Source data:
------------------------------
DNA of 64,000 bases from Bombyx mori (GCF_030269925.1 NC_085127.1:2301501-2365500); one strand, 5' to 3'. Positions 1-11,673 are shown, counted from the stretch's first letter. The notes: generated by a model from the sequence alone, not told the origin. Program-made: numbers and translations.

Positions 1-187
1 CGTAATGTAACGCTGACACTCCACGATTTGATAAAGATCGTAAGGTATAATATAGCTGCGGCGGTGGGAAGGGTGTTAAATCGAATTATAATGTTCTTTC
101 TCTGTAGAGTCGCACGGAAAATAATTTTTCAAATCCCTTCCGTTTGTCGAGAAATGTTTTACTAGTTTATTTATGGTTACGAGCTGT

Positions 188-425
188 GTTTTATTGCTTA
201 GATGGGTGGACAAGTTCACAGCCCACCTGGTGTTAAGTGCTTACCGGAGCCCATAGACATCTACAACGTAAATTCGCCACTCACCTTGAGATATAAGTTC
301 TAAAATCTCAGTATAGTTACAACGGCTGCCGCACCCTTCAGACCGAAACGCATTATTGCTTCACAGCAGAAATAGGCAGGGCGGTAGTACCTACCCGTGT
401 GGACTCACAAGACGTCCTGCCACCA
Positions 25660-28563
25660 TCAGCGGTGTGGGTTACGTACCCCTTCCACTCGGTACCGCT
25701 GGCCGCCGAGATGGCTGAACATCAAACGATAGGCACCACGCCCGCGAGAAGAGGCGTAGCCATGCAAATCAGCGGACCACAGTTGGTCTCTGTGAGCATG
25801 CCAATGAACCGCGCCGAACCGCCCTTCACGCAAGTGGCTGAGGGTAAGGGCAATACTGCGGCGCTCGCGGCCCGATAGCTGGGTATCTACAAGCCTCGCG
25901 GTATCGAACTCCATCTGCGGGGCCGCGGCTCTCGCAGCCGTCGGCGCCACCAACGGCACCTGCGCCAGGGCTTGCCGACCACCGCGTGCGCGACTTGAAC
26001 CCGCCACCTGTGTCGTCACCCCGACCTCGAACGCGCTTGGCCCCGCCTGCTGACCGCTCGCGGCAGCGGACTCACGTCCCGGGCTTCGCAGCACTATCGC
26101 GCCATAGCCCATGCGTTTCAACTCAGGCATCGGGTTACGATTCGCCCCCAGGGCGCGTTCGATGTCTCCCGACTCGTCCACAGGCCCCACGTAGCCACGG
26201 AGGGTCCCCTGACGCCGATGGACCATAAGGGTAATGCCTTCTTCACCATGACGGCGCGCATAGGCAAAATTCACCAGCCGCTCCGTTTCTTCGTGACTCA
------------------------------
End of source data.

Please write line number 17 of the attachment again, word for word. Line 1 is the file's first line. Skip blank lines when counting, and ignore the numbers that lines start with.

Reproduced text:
26201 AGGGTCCCCTGACGCCGATGGACCATAAGGGTAATGCCTTCTTCACCATGACGGCGCGCATAGGCAAAATTCACCAGCCGCTCCGTTTCTTCGTGACTCA